Yoon Suk-yeol has been sworn in as South Korea’s new president promising an “audacious” plan to North Korea, and to reinforce the South’s democracy and freedoms.
Yoon, a former prosecutor, won the election in March by the slimmest of margins, promising to “sternly deal” with the threat posed by Kim Jong Un’s regime, while leaving open the door to dialogue.
Predecessor Moon Jae-in pursued a policy of engagement with the North holding a summit with Kim in 2018. He also brokered two summits between Kim and then-United States President Donald Trump, before relations broke down in 2019. Denuclearisation talks have been stalled ever since.
The 61-year-old Yoon offered an olive branch to Pyongyang, which has conducted a record 15 weapons tests since January, two of them in the past week.
“While North Korea’s nuclear weapon programmes are a threat not only to our security and that of Northeast Asia, the door to dialogue will remain open so that we can peacefully resolve this threat,” the new president told the audience of about 40,000 people on the lawn outside the national assembly.
“If North Korea genuinely embarks on a process to complete denuclearisation, we are prepared to work with the international community to present an audacious plan that will vastly strengthen North Korea’s economy and improve the quality of life for its people.”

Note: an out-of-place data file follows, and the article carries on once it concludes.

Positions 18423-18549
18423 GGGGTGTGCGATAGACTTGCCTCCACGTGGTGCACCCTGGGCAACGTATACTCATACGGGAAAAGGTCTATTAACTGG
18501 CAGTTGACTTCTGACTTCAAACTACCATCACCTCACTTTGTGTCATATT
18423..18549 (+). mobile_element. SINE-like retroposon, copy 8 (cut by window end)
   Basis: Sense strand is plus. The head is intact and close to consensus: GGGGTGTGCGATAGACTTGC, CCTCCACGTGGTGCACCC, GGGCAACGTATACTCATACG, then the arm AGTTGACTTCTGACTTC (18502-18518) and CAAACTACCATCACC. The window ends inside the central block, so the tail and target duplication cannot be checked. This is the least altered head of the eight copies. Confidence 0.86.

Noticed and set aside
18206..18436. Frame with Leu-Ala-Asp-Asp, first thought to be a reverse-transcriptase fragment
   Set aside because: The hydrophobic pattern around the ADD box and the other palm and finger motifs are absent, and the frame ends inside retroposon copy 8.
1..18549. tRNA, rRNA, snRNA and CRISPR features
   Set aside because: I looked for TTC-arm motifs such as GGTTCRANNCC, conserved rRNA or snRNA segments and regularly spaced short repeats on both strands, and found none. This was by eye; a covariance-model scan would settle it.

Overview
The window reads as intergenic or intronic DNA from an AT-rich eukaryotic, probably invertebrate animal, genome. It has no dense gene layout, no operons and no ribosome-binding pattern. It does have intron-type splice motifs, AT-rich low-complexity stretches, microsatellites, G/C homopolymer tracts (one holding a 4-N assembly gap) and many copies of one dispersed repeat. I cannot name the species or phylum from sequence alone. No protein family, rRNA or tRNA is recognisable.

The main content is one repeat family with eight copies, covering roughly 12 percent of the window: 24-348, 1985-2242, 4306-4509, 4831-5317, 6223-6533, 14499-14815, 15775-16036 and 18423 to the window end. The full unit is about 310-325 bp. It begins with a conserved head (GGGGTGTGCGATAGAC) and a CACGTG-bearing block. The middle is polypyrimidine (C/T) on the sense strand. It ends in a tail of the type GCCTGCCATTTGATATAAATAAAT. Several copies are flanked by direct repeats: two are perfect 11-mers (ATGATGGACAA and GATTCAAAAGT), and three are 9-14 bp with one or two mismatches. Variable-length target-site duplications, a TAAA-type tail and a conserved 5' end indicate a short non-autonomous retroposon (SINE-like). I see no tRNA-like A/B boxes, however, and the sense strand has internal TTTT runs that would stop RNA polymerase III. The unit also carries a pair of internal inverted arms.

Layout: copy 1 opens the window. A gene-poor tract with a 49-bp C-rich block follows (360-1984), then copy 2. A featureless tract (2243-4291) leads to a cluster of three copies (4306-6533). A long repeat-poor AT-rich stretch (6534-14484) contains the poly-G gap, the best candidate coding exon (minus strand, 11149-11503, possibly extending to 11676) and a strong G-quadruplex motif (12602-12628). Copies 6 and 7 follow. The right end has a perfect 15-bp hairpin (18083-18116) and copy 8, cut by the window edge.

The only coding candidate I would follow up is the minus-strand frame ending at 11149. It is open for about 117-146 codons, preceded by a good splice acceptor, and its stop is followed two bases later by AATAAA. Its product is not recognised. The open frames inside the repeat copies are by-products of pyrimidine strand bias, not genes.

Seated among the guests was Chinese Vice President Wang Qishan, Japanese foreign minister Yoshimasa Hayashi, and Doug Emhoff, the husband of US Vice President Kamala Harris, are also attending.
Yoon also spoke of strengthening South Korea’s democracy and economy. He mentioned ‘freedom’ 35 times in his speech.
“It is our generation’s calling to build a nation that espouses liberal democracy and ensures a thriving market economy, a nation that fulfills its responsibility as a trusted member of the international community, and a nation that truly belongs to the people,” he said.
Yoon is taking office with some of the lowest approval ratings – about 41 percent, according to a recent Gallup poll – of any democratically elected South Korean president.
A plan to relocate the presidential office from the decades-old Blue House has soured the public mood with many South Koreans viewing the costly move as unnecessary.